The Arts Interview: Lotte Bender

The Arts Interview: Lotte Bender

Originally, from The Netherlands, I moved to Limerick, with my family, when I was only six years old.

I first went to Ardpatrick National School, and from there to Scoil Pól Secondary School in Kilfinane. I have lived in Limerick City for the last seven years, after starting college, in Limerick School of Art and Design (LSAD), in 2008. There, I studied Sculpture and Combined Media, and later continued on, to complete my MA (2013), in Social Practice and the Creative Environment.

My career to date has been spread across a variety of different areas.

Predominantly, I work as an artist, both in a visual context and in the context of socially engaged art. However, I am, currently, developing a business as an illustrator and designer while enjoying volunteering in social capacity with GOSHH (Gender, Orientation, Sexual Health and HIV). Since my MA, I have, also, been developing a socially engaged art project called ‘Street Line Critics’, where I met Dominic Taylor and the Limerick Writers’ Centre (LWC).

‘Street Line Critics’ is a predominantly Limerick-based network of writers, who share their thoughts about the city, using chalk as their medium of choice.

Founded, in June 2013, we offer alternative perspectives on our public places, mapping out, through words, how the city is experienced. When I first met Dominic Taylor, I had just received funding from Limerick City and County Council to publish a book about the project to date. I worked on the design of the book myself, and Dominic was kind enough to offer his expertise, when it came to printing, editing and self-publishing. This really was the beginning of my venture into self-publishing. Since the launch of the ‘Street Line Critics’ book, Dominic asked if I would be interested in helping out with typesetting and designing books, published both through the LWC and Revival Press.

Our vision is to create a platform for citizens and writers to express, for themselves, what is meaningful in Limerick.

This goes beyond mere advertising messages about an ‘ideal city’ image, to sharing real stories with passers-by. People from all walks of life are involved, whether they are living in Limerick or have only distant links to the city. The project has rapidly developed from being a platform, to a network, where lots of people have got involved to shape it into the success story that it has become today. Two years on, and thanks to all those involved to date, the project has grown from what started out as a local initiative to a travelling project. Recently, we had an event in Sligo as part of ‘The Model/ Bureau of Radical Accessibility’ and will be going on tour to Helsinki on 24 September. The Helsinki tour hopes to forge links between the local ‘Street Line Critics’ network and an international audience in Helsinki. We hope to develop this project, through a variety of other avenues, (perhaps in collaboration with the LWC), in relation to a variety of social projects in the city. The project has the scope to be further developed as a platform for expression, where those involved may not have had the opportunity to have their thoughts heard through other mediums.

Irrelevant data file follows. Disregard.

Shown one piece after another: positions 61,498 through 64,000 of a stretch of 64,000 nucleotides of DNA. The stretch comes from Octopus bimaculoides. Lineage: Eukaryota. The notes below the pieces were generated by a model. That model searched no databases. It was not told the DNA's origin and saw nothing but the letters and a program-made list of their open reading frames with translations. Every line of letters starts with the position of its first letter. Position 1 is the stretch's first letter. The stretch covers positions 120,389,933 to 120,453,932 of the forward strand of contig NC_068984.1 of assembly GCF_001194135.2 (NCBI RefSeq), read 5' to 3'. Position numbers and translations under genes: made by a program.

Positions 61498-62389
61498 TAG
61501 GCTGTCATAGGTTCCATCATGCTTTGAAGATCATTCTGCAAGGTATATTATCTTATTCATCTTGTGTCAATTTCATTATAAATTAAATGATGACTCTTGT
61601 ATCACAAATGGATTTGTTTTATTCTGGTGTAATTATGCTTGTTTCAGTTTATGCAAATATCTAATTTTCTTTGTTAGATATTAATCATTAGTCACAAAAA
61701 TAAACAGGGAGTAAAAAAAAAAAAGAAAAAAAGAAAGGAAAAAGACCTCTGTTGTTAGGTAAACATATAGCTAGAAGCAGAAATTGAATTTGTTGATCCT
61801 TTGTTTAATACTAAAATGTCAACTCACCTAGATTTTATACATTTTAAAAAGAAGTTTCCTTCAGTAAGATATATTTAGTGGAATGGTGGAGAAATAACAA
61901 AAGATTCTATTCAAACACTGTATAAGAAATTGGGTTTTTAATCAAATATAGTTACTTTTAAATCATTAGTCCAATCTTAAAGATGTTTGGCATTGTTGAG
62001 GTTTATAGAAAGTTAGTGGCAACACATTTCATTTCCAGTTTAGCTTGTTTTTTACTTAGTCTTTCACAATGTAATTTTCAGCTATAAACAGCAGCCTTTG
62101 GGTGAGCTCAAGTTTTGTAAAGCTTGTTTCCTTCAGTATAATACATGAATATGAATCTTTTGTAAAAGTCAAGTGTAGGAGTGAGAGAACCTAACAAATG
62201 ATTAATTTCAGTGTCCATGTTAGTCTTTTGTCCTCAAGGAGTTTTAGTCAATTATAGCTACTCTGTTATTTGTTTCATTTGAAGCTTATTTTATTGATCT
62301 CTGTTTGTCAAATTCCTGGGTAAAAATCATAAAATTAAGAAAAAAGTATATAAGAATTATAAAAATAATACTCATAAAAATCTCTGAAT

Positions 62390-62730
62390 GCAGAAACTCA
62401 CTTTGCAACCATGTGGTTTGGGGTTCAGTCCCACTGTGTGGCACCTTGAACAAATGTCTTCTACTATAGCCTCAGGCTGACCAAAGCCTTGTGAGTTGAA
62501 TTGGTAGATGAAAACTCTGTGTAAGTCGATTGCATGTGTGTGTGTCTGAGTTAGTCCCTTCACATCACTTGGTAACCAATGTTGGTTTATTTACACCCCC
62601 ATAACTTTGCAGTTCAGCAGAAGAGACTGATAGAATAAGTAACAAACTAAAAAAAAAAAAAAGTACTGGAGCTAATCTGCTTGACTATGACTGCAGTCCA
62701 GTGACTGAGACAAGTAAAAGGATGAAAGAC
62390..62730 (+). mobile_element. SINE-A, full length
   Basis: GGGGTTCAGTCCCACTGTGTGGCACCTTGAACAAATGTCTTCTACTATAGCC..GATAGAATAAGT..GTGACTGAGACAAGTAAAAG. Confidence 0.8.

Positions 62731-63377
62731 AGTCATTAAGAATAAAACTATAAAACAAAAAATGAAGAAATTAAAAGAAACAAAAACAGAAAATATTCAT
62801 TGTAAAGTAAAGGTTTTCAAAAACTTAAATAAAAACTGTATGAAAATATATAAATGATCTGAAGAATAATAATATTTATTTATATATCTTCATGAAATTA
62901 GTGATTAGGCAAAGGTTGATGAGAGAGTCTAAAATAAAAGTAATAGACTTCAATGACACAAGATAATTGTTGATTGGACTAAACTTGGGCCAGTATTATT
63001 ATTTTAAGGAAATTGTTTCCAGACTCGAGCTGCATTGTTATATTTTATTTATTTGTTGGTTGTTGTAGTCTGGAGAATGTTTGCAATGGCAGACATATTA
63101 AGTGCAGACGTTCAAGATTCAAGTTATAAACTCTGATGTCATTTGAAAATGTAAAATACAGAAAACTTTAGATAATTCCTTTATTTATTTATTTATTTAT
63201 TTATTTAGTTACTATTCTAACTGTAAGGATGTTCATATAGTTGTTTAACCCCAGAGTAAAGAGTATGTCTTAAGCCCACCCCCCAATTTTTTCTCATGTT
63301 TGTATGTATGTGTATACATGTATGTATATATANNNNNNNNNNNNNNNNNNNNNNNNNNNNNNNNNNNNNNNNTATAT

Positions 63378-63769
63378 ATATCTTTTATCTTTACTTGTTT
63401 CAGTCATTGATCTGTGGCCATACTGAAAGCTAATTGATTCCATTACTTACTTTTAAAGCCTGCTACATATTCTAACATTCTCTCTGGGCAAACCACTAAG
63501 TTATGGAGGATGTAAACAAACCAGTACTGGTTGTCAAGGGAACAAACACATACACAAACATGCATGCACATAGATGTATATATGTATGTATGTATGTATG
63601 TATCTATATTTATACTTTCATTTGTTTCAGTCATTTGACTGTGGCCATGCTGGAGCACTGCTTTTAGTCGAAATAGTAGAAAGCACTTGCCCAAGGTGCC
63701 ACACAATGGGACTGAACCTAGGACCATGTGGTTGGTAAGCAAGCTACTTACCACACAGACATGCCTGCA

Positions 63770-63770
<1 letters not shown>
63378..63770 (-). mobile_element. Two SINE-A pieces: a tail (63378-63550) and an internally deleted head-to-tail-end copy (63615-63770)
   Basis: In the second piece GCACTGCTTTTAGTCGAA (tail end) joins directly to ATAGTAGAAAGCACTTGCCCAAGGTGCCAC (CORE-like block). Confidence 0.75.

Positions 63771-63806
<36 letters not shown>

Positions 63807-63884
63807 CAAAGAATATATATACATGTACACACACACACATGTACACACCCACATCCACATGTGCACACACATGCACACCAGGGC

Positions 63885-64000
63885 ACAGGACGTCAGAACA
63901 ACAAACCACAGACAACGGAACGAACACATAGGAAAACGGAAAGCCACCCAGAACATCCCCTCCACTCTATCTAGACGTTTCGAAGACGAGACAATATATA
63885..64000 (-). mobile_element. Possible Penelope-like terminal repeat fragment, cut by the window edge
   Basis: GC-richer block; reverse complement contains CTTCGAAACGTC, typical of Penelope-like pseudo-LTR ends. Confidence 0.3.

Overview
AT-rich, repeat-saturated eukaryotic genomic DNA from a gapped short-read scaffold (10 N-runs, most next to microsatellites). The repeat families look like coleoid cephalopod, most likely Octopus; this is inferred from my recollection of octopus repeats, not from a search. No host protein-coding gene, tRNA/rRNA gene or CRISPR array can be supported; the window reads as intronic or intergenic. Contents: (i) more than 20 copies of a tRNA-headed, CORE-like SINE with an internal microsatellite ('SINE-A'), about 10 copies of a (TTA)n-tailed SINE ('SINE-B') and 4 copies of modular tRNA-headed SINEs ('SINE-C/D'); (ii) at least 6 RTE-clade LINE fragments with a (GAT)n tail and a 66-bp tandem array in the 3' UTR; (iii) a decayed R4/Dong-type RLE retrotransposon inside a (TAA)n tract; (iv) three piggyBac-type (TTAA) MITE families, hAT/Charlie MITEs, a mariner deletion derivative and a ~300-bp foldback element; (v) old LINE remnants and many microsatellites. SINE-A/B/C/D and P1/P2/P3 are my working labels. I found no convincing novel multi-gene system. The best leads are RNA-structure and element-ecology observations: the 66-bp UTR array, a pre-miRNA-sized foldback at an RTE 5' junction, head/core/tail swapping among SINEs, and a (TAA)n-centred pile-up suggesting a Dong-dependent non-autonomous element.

Although, there is sometimes difficulty in getting the groundwork recognised on a national scale, promotion and work across all sectors of the arts, is huge at a local level.

In fact, most of the day to day cultural events throughout the city are put together by dedicated groups of local people. They work tirelessly to promote culture in all its various guises throughout Limerick. Often working with a passion, that surpasses the pit falls created by the current recession, these individuals work together to create brilliant events on relatively low budgets. It has been fantastic getting involved with this type of work. It has given me many new insights into publishing, as well as providing an opportunity to meet some great people. Not only that, but for me, the LWC is an amazing resource. Indeed, it must be a first for Limerick to have such a friendly, local initiative. The LWC really does phenomenal work promoting local literary excellence and supporting our local talent.

When it comes to other things, that I would like to do, I have a huge interest in developing cultural activities.

However, these must be accessible, and open to a wide range of interpretations, which suit individual needs while still maintaining a recognisable cultural merit. This is something that I would like to get more involved with in the future, perhaps, through working within different social projects throughout the city. Besides this, I hope to develop my career as an illustrator and writer, focussing, in particular, on children’s books, and perhaps, by using my socially engaged work, as an inspiration for these books.

If there is anyone who has greatly influenced my life, or career choices to-date, I would have to say that it has been my parents. They have always supported me in any choices that I have made down the years. Our conversations around the kitchen table have, also, given me the confidence to understand that there is no such thing as one perspective on anything. There is always more than just one possibility, and this has helped greatly to open my mind. This is not only in relation to my creative activities, but also, by taking an understanding position in relation to any situations that I encounter on a daily basis!

To contribute to the ‘Street Line Critics’ project in Helsinki and the ‘Open Call’ before September 23 please see: You can, also, contact Dominic Taylor, Community Literature Officer of The Limerick Writers’ Centre at 087-2996409 or email:

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